Friday, August 1, 2014

5e Musings: The Investigation Skill

Art by Steve Prescott
Over on Bat in the Attic, Rob Conley's posted a few thoughts on 5th Edition's Investigation skill and its proper use at the table. Those thoughts inspired some of my own.

For those of you who haven't read the D&D Basic Rules yet, Chapter 7 presents the following description for the Investigation skill: 
"Investigation: When you look around for clues and make deductions based on those clues, you make an Intelligence (Investigation) check. You might deduce the location of a hidden object, discern from the appearance of a wound what kind of weapon dealt it, or determine the weakest point in a tunnel that could cause it to collapse. Poring through ancient scrolls in search of a hidden fragment of knowledge might also call for an Intelligence (Investigation) check." 
Although there is some obvious overlap between Intelligence (Investigation) checks and Wisdom (Perception) checks, the former seems to act like a hybrid between the latter and a knowledge skill, allowing the user to deduce certain pieces of information about the subject. For an example, let's say you've stumbled upon a recently deceased corpse while exploring a dungeon. The DM might ask for an Intelligence (Investigation) check to find the fatal wound and learn what could have caused it.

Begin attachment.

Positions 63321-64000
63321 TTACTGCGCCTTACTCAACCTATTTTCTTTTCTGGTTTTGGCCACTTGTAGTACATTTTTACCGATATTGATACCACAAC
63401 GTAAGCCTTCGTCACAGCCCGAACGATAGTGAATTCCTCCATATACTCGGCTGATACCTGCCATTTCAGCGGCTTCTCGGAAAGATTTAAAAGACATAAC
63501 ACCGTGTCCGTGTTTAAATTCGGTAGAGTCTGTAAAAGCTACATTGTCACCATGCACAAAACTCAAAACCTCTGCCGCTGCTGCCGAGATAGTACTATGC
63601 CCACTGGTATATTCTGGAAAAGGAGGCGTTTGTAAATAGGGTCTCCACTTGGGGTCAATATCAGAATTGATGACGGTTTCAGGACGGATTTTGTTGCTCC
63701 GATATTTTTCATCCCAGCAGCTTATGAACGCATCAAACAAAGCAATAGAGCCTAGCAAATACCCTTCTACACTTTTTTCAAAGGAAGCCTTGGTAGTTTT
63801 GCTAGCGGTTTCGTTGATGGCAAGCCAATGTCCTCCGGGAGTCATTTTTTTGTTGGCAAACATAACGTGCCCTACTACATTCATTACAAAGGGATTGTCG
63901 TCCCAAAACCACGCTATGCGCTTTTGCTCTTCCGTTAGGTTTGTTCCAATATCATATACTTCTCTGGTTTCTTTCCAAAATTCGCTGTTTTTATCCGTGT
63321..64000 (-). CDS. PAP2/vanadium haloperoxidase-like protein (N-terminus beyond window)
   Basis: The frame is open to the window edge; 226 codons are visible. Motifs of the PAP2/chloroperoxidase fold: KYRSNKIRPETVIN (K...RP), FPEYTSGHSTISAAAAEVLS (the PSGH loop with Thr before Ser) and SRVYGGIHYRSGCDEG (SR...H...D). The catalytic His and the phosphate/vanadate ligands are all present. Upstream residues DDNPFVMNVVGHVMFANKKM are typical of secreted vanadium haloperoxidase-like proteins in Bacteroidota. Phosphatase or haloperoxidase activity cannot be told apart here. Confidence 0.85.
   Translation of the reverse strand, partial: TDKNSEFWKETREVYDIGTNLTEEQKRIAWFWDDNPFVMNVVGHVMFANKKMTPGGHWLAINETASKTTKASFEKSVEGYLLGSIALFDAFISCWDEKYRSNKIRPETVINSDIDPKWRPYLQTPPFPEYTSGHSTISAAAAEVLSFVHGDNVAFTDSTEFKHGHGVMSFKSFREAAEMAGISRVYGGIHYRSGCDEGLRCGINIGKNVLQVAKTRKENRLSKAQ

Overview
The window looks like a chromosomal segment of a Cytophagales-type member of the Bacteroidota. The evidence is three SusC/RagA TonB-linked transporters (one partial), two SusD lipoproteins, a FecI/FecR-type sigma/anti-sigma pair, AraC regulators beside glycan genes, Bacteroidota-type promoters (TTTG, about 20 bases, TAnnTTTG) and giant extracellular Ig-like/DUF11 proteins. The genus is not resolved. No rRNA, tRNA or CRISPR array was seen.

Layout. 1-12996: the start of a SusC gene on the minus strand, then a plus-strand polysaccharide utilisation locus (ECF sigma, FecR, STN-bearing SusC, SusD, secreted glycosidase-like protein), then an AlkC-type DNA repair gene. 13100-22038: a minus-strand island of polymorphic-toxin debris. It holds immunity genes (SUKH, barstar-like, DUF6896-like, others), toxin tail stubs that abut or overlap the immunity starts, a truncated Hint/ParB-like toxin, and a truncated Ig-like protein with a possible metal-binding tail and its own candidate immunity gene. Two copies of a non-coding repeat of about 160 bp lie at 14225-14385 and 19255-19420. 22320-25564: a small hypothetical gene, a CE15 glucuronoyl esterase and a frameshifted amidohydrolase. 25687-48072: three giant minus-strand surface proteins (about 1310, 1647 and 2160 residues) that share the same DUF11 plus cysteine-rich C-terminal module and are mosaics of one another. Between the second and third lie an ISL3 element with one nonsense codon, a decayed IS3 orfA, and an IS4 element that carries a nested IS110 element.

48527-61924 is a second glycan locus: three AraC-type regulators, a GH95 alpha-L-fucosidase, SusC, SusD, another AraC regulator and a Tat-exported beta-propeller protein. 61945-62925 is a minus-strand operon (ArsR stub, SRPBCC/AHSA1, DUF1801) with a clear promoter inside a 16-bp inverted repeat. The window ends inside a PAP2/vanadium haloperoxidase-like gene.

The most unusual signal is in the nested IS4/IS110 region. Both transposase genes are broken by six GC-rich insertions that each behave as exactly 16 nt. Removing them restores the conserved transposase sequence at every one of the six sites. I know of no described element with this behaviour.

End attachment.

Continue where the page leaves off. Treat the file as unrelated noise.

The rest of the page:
While that seems pretty simple, a thought occurred to me: Why not just perform a Wisdom (Perception) check in conjunction with an appropriate knowledge skill? Using the above example, the character would make a Wisdom (Perception) check to find the wound and possibly a Wisdom (Medicine) check to discern the cause of it.

Although I personally feel the Perception + Knowledge skill method could reproduce the same effects as the Investigation skill, the argument could be made that boiling things down to a single skill makes the action much more simple and streamlined. That train of thought does have some serious merit to it and I suspect that its probably the reason the skill exists at all. However, I think I actually prefer the Perception + Knowledge method because I like the idea of characters having to use multiple skills to get information like this.

What about you? Do you like the Investigation skill, or would you prefer the Perception + Knowledge route?